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India is my nation; Islam is my religion

Saquib Salim

In recent times I have found people, about whose knowledge of societies, cultures, and nations I have no clue – debating the dichotomy between the two identities – Indian and Muslim. Being an Indian Muslim is as natural as being an Arab Muslim, or Turkish Muslim, Moroccan Muslim, French Muslim, or any other race/nationality who has professed Islam as a religion.

I was unaware of any dichotomy between the two until I entered college. My grandfather, an Islamic scholar, told us that our ancestors were Gaur Brahmins; thus after they accepted Islam as their religion people started calling them Gara. He told us that until the 1920s, when the Indian National Movement was also infected with divisive politics, Pandits from Haridwar would visit villages with their record books to collect money for the rituals for the deceased forefathers of the community. 

The acceptance of the fact that our forefathers were Brahmins did not stop him from being a devout Muslim. He would pray five times a day and fast all thirty days of Ramazan even in his 90s. The Gara community of West Uttar Pradesh boasts of producing some of the most well-known Islamic scholars, professors, etc. The people of this community never shied away from their roots in India and their adherence to Islam. Many people put Gaur as their surname. 

Since my childhood, I have seen Muslims with surnames like Pundir, Tomar, Chaudhary, Tyagi, etc. They all trace their roots to Indian ancestors who had accepted Islam. 

I am writing in pain after reading some recent social media trends where the right-wing Muslims and the right-wing Hindus tell us that Muslims are one nation (or Ummah) and therefore cannot be Indians in the true sense.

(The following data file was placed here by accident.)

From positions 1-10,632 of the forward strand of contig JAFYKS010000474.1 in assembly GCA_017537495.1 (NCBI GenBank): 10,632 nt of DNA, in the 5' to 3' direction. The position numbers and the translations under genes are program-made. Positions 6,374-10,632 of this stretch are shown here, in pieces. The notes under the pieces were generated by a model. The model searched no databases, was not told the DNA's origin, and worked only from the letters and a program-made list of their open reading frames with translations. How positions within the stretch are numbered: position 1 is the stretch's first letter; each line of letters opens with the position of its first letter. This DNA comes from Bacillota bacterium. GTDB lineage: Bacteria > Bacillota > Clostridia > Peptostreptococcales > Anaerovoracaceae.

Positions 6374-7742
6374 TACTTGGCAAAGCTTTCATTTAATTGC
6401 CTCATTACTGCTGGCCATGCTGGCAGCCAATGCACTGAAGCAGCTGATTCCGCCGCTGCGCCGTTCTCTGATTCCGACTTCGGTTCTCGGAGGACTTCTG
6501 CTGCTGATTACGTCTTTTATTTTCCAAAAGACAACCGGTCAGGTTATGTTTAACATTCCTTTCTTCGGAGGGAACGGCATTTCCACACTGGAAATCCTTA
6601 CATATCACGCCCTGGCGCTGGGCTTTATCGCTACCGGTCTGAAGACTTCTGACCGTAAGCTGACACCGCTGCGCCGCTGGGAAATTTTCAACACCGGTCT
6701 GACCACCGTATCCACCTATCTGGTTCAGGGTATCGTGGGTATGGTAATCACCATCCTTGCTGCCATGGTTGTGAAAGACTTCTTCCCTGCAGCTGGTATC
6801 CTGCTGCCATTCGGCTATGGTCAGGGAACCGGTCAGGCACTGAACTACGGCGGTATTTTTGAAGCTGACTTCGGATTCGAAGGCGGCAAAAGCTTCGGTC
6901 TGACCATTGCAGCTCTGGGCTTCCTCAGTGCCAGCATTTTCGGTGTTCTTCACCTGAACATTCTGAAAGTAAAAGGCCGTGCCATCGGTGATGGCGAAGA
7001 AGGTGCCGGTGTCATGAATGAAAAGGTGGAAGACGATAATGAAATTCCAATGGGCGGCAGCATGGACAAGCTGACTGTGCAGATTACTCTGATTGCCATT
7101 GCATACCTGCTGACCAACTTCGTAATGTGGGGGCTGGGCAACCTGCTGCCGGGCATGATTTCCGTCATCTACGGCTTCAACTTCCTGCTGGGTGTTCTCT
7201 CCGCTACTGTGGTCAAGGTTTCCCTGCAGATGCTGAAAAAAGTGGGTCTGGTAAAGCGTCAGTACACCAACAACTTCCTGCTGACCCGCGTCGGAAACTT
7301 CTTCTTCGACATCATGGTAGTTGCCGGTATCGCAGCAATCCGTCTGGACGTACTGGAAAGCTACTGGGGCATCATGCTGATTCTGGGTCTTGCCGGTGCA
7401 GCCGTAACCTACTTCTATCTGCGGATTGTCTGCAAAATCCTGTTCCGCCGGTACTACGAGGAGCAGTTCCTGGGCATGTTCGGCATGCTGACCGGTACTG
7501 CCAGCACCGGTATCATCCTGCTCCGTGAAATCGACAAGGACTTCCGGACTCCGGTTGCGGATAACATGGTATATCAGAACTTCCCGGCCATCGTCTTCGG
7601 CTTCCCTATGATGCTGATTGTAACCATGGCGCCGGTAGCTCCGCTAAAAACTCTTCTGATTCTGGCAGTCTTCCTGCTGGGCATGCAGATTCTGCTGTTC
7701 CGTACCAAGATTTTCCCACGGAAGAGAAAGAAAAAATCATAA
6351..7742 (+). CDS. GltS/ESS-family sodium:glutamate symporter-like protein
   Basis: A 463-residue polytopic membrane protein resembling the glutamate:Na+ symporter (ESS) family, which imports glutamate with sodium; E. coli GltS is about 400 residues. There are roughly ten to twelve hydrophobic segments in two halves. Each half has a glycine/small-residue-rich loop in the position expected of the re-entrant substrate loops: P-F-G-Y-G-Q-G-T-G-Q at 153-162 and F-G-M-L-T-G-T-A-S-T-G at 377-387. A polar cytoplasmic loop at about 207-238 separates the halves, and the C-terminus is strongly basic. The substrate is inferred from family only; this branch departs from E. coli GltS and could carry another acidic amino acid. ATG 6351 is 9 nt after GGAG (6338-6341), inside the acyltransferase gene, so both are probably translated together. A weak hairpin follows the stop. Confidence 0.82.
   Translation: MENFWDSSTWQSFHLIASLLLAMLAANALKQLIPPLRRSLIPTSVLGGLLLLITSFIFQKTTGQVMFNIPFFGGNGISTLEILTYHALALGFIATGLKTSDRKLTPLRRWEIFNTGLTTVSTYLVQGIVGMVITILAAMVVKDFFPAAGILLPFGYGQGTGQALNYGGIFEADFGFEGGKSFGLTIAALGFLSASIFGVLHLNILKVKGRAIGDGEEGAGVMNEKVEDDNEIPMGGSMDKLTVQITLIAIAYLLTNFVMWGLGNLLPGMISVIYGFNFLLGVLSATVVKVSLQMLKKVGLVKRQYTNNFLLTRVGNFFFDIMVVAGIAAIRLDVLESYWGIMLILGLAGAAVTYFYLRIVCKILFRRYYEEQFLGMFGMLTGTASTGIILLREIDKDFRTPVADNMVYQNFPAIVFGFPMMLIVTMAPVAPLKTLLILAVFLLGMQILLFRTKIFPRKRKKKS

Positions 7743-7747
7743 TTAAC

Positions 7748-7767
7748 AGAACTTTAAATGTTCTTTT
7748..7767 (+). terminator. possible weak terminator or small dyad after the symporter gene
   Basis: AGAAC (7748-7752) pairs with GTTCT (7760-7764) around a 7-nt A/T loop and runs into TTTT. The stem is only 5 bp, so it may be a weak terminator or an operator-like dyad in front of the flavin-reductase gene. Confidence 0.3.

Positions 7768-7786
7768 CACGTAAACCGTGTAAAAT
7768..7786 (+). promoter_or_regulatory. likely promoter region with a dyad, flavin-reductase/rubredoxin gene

Maulana Ubaidullah Sindhi, one of the most respected Ulema from Deoband School, used to say that his ancestry should not be a roadblock in his position as an Islamic scholar. Once he wrote that if asked he would tell that his father was Ram Singh and his grandfather was Jaspat Rai. It never stopped his rise as one of the leading Islamic scholars. He led a movement of Islamic scholars into the Indian Freedom Struggle and allied with Raja Mahendra Pratap, Netaji Subhas Chandra Bose, and others.

Does this mean that Muslims whose ancestors are from Arabia are less Indian? Vinayak Damodar Savarkar, one of the original ideologues of Hindutva, said: “The original antagonism between the Hindus and the Mahomedans might be consigned to the Past. Their present relation was one not of rulers and ruled, foreigner and native, but simply that of brothers with the one difference between them of religion alone. For, they were both children of the soil of Hindusthan. Their names were different, but they were all children of the same Mother; India, therefore, being the common mother of these two, they were brothers by blood.”

One of my Grandfather’s best friends was Tau Parbhu, a Punjabi Hindu who came to Muzaffarnagar after the Partition of India in 1947. These two families still take part in each other’s rituals, weddings, festivals, etc. Tau Parbhu’s sons are family to us. His other friend was a devout Jain businessman.

Grandpa would say that humanity is more important than anything else. Today people on social media ask why most of the Muslims didn’t migrate to Pakistan in 1947 but for my grandfather, it was a stupid question. Why leave one’s home? In those years, he was influenced by Maulana Husain Ahmad Madni, who campaigned against the Partition because they believed that religion could not be equated with the nation. 

When someone asks me if I am a “nationalist Indian Muslim” I, mostly, do not reply. A senior Indian political thinker once told me during a conversation that faith should not be debated. We debate on issues where we are open to changing our stand. There is no scope for change in one’s religion and love for his country.


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